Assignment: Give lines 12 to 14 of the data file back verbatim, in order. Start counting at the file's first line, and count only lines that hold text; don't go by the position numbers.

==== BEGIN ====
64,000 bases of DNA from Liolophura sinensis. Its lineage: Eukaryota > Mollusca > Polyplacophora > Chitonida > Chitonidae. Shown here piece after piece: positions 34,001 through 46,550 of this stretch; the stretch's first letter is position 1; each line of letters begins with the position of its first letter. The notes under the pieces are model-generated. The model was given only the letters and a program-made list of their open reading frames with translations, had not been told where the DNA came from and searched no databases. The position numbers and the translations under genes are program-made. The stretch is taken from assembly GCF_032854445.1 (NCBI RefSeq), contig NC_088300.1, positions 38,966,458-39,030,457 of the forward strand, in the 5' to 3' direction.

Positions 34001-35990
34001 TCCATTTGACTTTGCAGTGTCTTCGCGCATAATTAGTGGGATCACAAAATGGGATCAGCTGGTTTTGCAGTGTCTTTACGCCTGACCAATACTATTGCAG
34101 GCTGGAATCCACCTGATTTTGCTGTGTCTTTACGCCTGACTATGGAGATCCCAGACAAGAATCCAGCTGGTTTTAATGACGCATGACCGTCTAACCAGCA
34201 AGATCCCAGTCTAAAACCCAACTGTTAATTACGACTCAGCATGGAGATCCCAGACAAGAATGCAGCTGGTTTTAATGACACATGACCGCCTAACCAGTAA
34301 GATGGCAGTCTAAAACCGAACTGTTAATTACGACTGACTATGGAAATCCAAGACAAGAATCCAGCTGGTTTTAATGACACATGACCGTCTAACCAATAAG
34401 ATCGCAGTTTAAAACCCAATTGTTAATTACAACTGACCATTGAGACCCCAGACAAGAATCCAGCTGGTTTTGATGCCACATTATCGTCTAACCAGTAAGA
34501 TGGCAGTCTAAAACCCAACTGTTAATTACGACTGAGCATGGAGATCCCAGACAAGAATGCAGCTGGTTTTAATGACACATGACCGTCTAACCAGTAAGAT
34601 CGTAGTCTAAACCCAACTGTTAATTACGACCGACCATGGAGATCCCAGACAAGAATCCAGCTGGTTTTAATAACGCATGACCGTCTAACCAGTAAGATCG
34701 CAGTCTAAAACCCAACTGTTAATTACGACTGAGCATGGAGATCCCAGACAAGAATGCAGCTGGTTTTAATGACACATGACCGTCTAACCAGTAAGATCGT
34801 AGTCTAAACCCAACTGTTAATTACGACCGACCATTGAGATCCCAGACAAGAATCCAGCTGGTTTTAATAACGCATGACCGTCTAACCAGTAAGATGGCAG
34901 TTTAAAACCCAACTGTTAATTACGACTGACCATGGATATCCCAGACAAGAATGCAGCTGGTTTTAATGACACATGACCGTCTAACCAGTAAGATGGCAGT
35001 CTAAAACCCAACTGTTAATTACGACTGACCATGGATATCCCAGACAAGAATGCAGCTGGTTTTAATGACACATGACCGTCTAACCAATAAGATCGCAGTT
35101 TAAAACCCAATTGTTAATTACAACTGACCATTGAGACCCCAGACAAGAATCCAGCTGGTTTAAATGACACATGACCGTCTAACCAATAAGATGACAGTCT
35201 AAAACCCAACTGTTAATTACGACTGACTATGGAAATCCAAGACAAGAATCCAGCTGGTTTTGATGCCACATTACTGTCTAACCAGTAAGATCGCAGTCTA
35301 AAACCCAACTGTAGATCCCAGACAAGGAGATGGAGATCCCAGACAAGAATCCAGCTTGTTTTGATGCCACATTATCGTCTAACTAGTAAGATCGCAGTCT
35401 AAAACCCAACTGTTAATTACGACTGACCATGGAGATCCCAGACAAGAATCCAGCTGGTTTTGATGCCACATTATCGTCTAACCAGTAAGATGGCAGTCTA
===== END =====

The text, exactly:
34901 TTTAAAACCCAACTGTTAATTACGACTGACCATGGATATCCCAGACAAGAATGCAGCTGGTTTTAATGACACATGACCGTCTAACCAGTAAGATGGCAGT
35001 CTAAAACCCAACTGTTAATTACGACTGACCATGGATATCCCAGACAAGAATGCAGCTGGTTTTAATGACACATGACCGTCTAACCAATAAGATCGCAGTT
35101 TAAAACCCAATTGTTAATTACAACTGACCATTGAGACCCCAGACAAGAATCCAGCTGGTTTAAATGACACATGACCGTCTAACCAATAAGATGACAGTCT